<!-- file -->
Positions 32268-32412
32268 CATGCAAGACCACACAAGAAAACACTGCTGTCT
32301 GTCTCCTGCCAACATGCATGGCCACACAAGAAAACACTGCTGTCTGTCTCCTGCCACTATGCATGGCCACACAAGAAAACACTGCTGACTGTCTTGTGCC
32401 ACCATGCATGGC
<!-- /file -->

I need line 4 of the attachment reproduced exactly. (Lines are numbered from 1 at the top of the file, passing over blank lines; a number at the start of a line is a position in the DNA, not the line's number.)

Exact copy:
32401 ACCATGCATGGC